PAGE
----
You are being watched. Whether it's the National Security Agency, Google or Facebook, our every move is electronically stalked. This pervasive digital surveillance apparatus is known as Big Data and is the subject of Susan Bowers new clay sculpture show at May. Clay is a very traditional medium, but Bowers' head sculptures of zombie-like FBI guys in shades perfectly evoke Big Data's paranoia-inducing omnipresence. Encircling an installation that resembles a surreal evidence locker filled with mutant clay beasts, haunted appliances and giant hypodermic needles, these FBI guys come across like virtual investigators ready to seize your phone and email records at a moment's notice. The clay objects they guard suggest a digital Dr. Frankenstein's attempt to create diabolical alternate reality where the world around us is constantly mutating, so mass disorientation reigns. In other words, it's a metaphor for the digitally and genetically engineered world we inhabit today. Bowers may have struck a nerve.
Jason Childers' plethora of neatly framed drug and grocery store receipts arranged floor to ceiling at the UNO Gallery suggests an intention to ennoble the ordinary, or maybe a hoarder's last ditch attempt to clean up his act. Reminiscent of certain old time conceptual art tropes, this mostly works, perhaps because Walgreens and Rouses receipts are something we can all relate to. Wendell Brunious' nearby jazzily colorful abstract canvases like Shock Wave, above, or Broken Sky, below, deploy familiar pop art references in the form of vintage advertising graphics and comic strip figures mingled with complex painterly geometry. Rendered in bright, brisk colors reminiscent of 1960s pop culture, these sliced and diced compositions also recall the way 21st century technology seems to turn everything into a replica of itself, like digital ghosts haunting the global electronic echo chamber. Underlying all this is a chromatic compositional flair like a kind of latter day visual bebop, urban rhapsodies cobbled from colorful scraps of everyday life. ~Bookhardt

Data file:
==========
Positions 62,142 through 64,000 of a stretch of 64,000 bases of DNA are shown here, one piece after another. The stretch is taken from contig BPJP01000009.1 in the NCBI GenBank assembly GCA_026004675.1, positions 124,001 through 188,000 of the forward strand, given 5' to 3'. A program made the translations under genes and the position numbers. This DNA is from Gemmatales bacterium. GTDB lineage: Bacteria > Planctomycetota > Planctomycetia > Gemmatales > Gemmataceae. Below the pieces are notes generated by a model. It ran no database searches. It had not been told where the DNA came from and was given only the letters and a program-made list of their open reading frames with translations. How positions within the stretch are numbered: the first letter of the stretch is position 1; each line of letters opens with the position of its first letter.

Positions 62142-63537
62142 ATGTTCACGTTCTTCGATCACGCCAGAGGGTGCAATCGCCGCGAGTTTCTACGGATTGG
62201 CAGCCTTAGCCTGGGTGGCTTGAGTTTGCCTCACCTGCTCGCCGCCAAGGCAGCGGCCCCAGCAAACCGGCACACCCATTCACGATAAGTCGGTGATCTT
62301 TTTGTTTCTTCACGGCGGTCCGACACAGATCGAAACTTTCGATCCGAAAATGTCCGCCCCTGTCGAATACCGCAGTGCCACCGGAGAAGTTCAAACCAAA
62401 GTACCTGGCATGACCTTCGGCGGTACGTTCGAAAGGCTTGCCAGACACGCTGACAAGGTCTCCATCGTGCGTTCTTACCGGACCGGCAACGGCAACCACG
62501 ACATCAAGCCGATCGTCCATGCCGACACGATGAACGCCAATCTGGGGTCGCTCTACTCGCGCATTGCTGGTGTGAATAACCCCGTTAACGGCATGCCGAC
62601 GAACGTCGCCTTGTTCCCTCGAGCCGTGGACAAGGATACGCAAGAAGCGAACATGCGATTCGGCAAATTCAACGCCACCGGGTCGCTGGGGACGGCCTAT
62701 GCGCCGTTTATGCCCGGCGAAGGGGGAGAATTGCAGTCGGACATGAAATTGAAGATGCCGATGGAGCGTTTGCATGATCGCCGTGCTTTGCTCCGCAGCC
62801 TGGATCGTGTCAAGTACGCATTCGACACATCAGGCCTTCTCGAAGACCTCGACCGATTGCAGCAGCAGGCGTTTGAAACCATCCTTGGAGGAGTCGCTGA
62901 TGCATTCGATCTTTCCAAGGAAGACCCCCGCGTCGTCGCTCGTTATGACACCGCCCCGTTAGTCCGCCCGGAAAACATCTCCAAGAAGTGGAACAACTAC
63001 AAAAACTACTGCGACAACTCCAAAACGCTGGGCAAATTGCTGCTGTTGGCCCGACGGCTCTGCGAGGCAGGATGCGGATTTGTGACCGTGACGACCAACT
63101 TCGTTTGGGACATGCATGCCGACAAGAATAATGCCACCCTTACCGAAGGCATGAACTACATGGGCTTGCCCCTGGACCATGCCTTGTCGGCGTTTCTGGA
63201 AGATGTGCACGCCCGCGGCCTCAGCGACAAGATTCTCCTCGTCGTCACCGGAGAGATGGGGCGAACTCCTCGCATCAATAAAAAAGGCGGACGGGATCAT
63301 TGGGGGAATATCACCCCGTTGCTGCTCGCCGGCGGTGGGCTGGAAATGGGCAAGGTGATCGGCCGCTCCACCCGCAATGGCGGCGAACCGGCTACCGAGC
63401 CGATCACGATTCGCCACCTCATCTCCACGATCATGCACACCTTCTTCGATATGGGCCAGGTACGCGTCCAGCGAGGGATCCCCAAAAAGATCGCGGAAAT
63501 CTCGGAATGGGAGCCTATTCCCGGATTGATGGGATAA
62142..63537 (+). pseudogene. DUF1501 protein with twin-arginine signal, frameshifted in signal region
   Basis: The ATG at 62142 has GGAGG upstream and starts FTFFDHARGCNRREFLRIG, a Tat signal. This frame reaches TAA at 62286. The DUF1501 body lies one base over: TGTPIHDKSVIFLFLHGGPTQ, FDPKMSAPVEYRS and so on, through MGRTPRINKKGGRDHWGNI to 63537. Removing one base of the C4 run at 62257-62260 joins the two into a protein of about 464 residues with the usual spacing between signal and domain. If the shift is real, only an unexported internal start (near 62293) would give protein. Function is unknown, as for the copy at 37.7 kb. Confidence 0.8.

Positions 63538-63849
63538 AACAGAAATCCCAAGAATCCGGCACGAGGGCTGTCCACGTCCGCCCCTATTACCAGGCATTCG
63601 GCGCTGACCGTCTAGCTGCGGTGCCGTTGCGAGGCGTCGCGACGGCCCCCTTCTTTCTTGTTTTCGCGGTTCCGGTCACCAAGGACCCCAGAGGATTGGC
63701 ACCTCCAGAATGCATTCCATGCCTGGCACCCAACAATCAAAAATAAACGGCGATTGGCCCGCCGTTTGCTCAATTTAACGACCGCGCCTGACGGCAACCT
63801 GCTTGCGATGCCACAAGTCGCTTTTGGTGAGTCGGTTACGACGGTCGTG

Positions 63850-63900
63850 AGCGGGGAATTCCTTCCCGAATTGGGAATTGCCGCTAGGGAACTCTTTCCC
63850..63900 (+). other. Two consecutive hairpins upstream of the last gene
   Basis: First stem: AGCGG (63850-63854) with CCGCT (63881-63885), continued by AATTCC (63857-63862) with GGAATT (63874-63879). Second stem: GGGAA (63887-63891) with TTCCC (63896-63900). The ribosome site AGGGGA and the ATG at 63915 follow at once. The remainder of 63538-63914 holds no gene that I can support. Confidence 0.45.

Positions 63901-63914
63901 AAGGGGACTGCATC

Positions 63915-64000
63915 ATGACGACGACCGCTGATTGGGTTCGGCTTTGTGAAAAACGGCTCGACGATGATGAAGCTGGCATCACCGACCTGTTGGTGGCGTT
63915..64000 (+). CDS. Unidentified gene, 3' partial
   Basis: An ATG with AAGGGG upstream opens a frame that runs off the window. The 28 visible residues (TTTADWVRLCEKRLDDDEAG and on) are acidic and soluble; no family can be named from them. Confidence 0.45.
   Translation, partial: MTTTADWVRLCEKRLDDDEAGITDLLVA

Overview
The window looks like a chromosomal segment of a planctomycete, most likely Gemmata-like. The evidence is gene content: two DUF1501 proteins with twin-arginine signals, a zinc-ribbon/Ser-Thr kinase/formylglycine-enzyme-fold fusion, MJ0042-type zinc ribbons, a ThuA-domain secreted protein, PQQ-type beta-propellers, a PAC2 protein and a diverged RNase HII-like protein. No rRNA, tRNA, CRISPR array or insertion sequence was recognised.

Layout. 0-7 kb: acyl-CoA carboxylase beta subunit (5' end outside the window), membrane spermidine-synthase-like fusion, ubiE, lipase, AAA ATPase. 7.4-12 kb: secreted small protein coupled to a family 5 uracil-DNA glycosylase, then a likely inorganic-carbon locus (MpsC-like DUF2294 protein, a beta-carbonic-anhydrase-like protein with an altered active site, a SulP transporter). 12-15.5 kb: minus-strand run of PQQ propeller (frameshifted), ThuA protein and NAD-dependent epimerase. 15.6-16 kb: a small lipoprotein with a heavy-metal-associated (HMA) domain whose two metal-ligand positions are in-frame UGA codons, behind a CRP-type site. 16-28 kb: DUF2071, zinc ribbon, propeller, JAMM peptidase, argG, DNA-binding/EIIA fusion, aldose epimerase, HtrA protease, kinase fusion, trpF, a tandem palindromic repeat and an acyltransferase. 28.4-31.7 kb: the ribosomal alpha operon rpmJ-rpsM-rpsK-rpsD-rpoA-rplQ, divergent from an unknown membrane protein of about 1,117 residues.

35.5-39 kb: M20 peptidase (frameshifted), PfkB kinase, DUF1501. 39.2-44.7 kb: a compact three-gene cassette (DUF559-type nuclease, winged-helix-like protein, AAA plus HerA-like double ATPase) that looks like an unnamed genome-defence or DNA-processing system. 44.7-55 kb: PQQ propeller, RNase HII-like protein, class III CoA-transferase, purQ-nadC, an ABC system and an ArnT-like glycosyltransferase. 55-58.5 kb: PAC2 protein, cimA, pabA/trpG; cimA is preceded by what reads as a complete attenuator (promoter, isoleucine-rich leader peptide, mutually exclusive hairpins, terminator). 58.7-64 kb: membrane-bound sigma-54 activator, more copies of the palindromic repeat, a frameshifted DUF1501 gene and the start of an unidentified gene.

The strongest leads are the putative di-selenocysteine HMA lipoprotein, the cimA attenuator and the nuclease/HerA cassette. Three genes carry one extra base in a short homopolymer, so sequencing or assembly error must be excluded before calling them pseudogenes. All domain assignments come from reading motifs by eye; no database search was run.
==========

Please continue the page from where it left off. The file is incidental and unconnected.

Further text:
Triptix: Ceramics by Susan Bowers, through March 8, May Gallery, Suite 105, 2839 N. Robertson Street, 316-3474; Peripheral Recognition: Sculpture by Jason Childers, Influxx: Paintings by Wendell Brunious, Through March 2, UNO St. Claude Gallery, 2429 St. Claude Ave., 280-6493. Left: Broken Sky by Wendell Brunious
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